- 1A person trained to give guidance on personal, social, or psychological problems: a marriage counselorMore example sentences
- Pain rehabilitation programs often employ a multidisciplinary team of physicians, nurses, psychologists, counselors and physical therapists.
- They may not know the differences in training between psychiatrists, psychologists, counselors and social workers.
- People such as counsellors, psychologists and behavioural therapists may show you relaxation techniques and other ways to deal with stress.
- 1.1 [often with adjective] A person who gives advice on a specified subject: a debt counselorMore example sentences
- This is a heartfelt and very practical book, which includes chapters with advice for pregnancy center counselors.
- We later had a behavioral health counselor talk to him, but Jeremy said he didn't want help - he could handle things on his own.
- The 50-year-old dog trainer and behaviour counsellor has gambled her future on the venture.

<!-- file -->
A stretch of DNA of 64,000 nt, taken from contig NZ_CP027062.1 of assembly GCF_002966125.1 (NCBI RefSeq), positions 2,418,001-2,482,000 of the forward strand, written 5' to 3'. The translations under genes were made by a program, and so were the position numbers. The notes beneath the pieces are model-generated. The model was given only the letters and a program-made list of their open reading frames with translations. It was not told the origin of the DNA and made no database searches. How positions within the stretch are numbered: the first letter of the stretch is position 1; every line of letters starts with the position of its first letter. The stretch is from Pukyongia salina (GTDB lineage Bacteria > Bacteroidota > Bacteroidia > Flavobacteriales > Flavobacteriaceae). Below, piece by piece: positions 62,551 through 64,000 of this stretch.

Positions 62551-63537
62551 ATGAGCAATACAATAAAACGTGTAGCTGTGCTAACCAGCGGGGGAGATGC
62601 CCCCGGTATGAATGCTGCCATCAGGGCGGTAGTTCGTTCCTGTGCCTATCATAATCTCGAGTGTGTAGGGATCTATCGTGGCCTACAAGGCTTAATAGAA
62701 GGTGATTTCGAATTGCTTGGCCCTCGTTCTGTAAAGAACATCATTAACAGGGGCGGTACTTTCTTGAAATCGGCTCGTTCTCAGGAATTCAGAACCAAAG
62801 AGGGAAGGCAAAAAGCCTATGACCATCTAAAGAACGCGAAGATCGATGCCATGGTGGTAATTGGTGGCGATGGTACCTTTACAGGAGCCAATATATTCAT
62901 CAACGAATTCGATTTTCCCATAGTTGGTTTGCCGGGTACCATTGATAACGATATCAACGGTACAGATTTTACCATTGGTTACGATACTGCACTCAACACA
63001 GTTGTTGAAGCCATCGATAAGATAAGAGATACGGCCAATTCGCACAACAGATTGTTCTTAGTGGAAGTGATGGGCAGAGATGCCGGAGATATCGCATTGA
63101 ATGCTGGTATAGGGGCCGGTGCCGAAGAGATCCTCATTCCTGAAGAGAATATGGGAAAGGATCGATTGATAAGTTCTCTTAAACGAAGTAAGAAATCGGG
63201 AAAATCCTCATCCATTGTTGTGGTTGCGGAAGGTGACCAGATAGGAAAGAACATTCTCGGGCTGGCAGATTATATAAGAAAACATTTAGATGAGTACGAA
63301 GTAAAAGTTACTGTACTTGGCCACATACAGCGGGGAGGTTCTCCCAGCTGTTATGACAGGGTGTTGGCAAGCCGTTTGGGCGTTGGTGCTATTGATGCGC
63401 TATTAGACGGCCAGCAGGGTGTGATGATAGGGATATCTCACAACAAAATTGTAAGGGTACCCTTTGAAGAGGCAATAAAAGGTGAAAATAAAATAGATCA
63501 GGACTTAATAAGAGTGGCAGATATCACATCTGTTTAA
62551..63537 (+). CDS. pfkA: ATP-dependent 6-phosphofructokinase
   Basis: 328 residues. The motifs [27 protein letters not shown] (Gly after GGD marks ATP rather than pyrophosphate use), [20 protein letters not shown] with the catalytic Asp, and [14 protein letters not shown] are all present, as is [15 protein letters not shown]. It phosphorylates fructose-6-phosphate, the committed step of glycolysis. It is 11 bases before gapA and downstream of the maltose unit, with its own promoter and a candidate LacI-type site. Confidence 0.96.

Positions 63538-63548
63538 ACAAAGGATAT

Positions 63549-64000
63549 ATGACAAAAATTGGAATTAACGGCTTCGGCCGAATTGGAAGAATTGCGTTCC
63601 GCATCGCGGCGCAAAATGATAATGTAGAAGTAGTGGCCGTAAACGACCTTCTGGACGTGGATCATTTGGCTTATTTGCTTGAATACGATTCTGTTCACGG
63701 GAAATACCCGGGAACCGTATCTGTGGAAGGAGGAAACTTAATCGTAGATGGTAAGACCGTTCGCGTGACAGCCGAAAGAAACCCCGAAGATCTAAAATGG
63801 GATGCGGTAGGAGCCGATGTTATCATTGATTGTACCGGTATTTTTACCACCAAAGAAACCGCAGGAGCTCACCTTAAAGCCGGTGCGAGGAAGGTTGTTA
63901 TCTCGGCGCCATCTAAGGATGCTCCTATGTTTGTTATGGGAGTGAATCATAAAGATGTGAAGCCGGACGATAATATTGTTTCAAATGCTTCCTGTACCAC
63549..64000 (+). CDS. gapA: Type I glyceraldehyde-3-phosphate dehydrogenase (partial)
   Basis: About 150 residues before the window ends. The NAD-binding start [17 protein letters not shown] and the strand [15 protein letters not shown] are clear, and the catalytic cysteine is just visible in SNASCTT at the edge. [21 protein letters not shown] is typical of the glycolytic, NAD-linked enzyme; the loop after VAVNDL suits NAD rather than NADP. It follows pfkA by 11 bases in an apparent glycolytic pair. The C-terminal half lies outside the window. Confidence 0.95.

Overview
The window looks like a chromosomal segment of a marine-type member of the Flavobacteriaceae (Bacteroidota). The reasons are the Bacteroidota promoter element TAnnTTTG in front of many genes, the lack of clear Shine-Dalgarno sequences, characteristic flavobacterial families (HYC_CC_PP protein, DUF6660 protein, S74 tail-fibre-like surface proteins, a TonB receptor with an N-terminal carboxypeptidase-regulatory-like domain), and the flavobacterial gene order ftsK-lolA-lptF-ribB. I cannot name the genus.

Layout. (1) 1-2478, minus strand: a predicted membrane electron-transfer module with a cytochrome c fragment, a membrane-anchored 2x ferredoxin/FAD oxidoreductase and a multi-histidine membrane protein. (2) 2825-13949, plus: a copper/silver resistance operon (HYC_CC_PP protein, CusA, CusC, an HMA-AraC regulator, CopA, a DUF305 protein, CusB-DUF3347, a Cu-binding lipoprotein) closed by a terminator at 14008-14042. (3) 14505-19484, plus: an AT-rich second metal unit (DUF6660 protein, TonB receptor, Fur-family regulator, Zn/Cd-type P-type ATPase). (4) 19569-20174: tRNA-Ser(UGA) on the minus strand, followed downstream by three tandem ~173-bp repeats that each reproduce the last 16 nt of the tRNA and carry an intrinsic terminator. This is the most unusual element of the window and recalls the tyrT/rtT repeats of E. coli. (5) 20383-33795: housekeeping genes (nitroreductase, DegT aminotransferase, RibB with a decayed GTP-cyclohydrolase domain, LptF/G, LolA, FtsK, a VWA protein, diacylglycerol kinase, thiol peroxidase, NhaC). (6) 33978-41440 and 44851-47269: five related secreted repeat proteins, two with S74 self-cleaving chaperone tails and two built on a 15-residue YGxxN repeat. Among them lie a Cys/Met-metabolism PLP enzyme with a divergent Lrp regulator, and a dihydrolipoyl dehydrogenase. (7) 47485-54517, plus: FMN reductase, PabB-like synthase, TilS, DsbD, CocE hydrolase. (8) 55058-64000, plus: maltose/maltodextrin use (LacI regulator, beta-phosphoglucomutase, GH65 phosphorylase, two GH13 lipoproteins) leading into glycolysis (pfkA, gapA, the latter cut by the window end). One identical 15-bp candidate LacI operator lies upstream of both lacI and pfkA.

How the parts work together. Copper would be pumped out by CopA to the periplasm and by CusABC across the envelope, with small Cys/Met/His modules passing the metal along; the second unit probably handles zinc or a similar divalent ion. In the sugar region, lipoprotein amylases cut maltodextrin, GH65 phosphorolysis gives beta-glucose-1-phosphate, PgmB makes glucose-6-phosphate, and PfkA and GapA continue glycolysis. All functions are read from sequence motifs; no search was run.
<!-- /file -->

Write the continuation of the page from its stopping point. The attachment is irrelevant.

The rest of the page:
- 2North American A person who supervises children at a camp.More example sentences
- Camps should gather specific information about each child and use that in meetings with counselors and supervisors.
- Working as a counselor at a summer camp in northern Wisconsin, he was invited to a friend's family's lake cottage.
- But when an adult supervisor and other counselors organized a tug-of-war, Allan's instincts told him to refuse to join in.
- 3US & Irish A trial lawyer.More example sentences
- Now she was working as a receptionist and sometime counselor, but she was planning to become a paralegal and, after that, an attorney.
- 4A senior officer in the diplomatic service.More example sentences
- Those with interpersonal intelligence are sensitive to others; think of diplomats and counselors as examples.
- By the end of 1983, he was back in the diplomatic service, as counsellor at the Irish embassy in London.
- I was ushered into one of the meeting rooms and met by the embassy's press counsellor.
Middle English (in the general sense 'adviser'): from Old French conseiller, from Latin consiliarius, and Old French conseillour, from Latin consiliator, both from consilium 'consultation or advice'.
A counselor is someone who gives advice or counsel, especially an attorney. A councilor is a member of a council, such as a town or city council. Confusion arises because many counselors sit on councils, and councilors are often called on to give counsel.